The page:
The play was intentionally anti-cathartic. But on Broadway, Nwandu wanted to heal by reveling in the aesthetic of what scholar Kevin Quashie in his latest book calls “Black aliveness.”

At first, Nwandu’s new ending is as tragic as the original. The two men make a pact to kill each other rather than be struck down by the white police officer. But then she adopts biblical themes. After Kitch appears to have successfully (and tragically) taken his friend’s life, their plan is interrupted by Moses’ resurrection, and then by Moses’ ability to control the officer’s actions. Meanwhile, the curb — the constant setting of the play — suddenly disappears, with the lamp post quickly replaced by a group of trees. Moses and Kitch’s sense of purgatory is now more akin to paradise.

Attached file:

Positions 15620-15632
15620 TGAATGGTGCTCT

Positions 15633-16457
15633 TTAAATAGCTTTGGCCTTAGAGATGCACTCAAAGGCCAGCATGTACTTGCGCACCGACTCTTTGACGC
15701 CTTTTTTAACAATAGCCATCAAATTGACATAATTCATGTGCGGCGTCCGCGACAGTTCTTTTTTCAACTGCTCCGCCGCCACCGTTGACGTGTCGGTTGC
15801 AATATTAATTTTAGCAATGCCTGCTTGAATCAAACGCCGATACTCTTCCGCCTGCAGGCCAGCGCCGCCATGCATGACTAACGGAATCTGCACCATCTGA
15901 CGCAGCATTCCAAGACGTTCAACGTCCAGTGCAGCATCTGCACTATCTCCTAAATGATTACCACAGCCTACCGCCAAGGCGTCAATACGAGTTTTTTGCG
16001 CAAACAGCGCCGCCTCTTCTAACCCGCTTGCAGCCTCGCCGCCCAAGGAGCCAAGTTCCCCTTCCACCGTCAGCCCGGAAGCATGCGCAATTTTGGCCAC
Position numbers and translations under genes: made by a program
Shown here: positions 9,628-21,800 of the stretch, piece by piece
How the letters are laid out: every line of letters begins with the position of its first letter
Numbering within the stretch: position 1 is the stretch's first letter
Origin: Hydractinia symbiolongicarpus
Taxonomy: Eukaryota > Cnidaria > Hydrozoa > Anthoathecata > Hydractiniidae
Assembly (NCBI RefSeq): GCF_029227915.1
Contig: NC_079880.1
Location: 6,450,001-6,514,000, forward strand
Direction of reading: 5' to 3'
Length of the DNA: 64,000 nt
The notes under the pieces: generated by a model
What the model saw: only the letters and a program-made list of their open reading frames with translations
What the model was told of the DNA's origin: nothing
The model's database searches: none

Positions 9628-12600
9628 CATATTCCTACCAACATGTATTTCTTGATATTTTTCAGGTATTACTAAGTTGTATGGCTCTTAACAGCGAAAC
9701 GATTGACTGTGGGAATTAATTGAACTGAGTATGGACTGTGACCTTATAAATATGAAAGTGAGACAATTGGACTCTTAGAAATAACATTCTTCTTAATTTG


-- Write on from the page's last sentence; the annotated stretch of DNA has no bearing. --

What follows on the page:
After what Nwandu describes in the script as “the wrath of God” manifests as plagues upon the officer, he is seemingly absolved of his misdeeds and given a name, Christopher. He disrobes and enters the garden. Moses, now also nude, follows him. Kitch is left behind, contemplating his future, while seemingly being seduced by his past.

This scene was jarring for me. Not just because I’d seen earlier versions of the show, but because for most of its 95-minute intermissionless run, I felt on edge, constantly wondering which threat would ruin their Black lives. And that, of course, is the point. But, in this ending, Nwandu wanted to move us past our fear and agony.

“Now, this show is about me trying to say, ‘Look, we as people have to heal,’” she said. “Really, really, really, at least believe, that healing is somehow possible.”